Of course, people continue to go to “The Marriage of Figaro,” even 236 years after its premiere, primarily for the music, and Italian conductor Andrea Molino’s reading of the score honored the timeless humor of Mozart’s conception right from the very opening. With cutting staccato cadential figures and a comedy of exaggerated sforzato accents, the interpretation was a perfect homage. There was a wonderful briskness to Molino’s reading of the score overall. One had barely a chance to catch one’s breath before being launched into the next number.

Barely had any of the characters digested the fact that Figaro is actually Marcellina’s son—and there goes the Count’s hope that Marcellina will sue Figaro for breach of promise and smooth this particular path to Susanna—before all were being hurtled onwards. Molino’s interpretation was a wonderful musical reflection of the ‘madcap day,’ to quote the principal English title of Beaumarchais’ play on which Lorenzo da Ponte based his libretto.

While on the subject of the orchestra, fortepianist Siro Battaglin’s continuo playing added his own witticisms to the musical “tapestry.” An echo of “Rule Britannia,” for example, when the Count announces his proposed appointment as ambassador to London, or even just pert rising notes under a seemingly innocuous line like: “Why, it’s Susanna of course!” Of course? one now wonders.

In addition to Alleaume, a terrific cast carried this wonderful musical comedy. Italian baritone Tommaso Barea gave us a Figaro who was easy to sympathize with. “What a charming lord,” he sang upon discovering the real reason the Count has given him and Susanna a bedroom right next to his, and Barea conveyed the sarcasm in the space of a phrase that began sweetly and ended in dripping bitterness. His was a Figaro who wore his heart on his sleeve, conveying perhaps even slight exasperation at the love-sick Cherubino in the burred ‘r’s of his accusation “Narcissito” in the celebrated aria “Non più andrai.” And as the young boy Cherubino, Iranian-Armenian mezzo-soprano Agnes Sarkis credibly conveyed the overheated enthusiasms of a youthful male in her featured numbers. “Tell me what love is, what can it be” she sang—“Voi, che sapete”—and her prominent ‘s’s seemed to convey a leaning-in on the urgency of this question.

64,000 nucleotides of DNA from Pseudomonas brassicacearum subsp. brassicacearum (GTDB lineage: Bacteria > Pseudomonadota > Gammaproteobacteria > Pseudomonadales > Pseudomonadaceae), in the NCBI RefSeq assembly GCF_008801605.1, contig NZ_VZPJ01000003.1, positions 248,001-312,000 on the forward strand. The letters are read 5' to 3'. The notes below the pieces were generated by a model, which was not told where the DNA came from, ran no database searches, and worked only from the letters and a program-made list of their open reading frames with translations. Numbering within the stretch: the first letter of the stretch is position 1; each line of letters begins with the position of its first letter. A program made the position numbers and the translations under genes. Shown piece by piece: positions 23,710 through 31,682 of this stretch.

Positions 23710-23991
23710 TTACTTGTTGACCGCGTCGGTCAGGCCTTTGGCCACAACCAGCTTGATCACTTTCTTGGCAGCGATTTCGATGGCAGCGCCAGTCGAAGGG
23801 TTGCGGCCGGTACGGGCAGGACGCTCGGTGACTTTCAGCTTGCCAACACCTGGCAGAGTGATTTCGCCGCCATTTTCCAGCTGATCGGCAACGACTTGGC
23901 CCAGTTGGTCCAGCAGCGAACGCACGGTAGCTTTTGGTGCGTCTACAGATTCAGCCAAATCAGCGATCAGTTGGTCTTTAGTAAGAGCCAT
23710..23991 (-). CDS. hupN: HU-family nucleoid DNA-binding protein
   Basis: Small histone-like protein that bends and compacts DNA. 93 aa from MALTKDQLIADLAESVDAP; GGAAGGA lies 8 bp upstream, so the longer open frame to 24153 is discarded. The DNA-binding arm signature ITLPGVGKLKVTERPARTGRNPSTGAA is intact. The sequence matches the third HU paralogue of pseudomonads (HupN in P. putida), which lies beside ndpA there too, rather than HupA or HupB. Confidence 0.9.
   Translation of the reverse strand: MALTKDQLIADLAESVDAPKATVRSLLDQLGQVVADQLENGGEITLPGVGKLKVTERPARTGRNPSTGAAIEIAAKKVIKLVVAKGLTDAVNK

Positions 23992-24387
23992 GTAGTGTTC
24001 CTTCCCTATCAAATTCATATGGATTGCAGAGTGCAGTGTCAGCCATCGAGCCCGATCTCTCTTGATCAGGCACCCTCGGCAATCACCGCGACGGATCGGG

Russian soprano Ekaterina Morozova portrayed the dignified Countess Almaviva, who is the emotional foundation stone of this work. One truly felt for her, isolated as she was upstage, at the beginning of Act Two. The youthful freshness of her voice made the fact that she no longer held her husband’s attention all-the-more poignant. There was a wonderful simplicity in her aria “Dove sono” as she asked what had happened to her husband’s vows.

As Count Almaviva, Italian baritone Mario Cassi conveyed a nuanced range of characteristics within the generally unsympathetic tones in which Da Ponte paints his character. There was lecherousness: “I want you to be happy” he sings wooingly, almost delivering his “felice” into Susanna’s ear. But we could also share in his glee as he presented the annoying Cherubino with a commission in the Almaviva regiment and dispatched him with a sotto voce “You weren’t expecting that.” Well, at least I laughed.

Of the “supporting characters,” it was refreshing to see a Marcellina—played by mezzo-soprano Sian Sharp—whom we could believe Susanna might suspect of turning Figaro’s head. “Decrepit old Sibyl, she makes me laugh” sang Susanna in their Act One argument, though it had to be out of longstanding hostility that she said that, for it could not be present observation. It raised laughter from the audience when Marcellina and Dr. Bartolo discovered that Figaro was actually their son, although it was a plot twist as old as the books: which was a testament to how Sharp carried her role. And alongside Dr. Bartolo, played by bass Richard Anderson, she conveyed real villainy. It was a nice touch when Sharp interpolated a single “sì” after the first statement of Anderson’s “Vendetta aria;” it confirmed just how much the two were in cahoots.

Perhaps the profoundest theme of “The Marriage of Figaro” is forgiveness. At the end, the Countess forgives her constantly-philandering husband and his roving eye. Commentators remark on the way Mozart’s music elevates what is perfunctory in Da Ponte’s text. But might there always still be a risk that the generosity comes on too quickly? It was certainly easy to believe that such generosity existed in Morozova’s Countess, and perhaps it depends on the length and latent tension of the pause before the Countess sings “Più docile sono, e dico di sì.” But in Act Two, when the Count demanded to know who was hiding in the Countess’s closet, he slapped her. Don’t get me wrong: Cassi’s Count was a fine, deep characterization and, on the plus side, that slap signaled the deadly seriousness with which this production took Mozart and Da Ponte’s drama of interpersonal relationships: it is only that once the blow is dealt, that slap may make the Count irredeemable, at least to a modern audience. What if the Count had thought better of it? How would that have changed our impression left by the conclusion?

But this is just one question mark in a production that tunefully and good-humoredly reminded us of the timelessness of human behavior and interpersonal politics, as we sat in an opera house where once there was sandstone woodland untrodden by Europeans.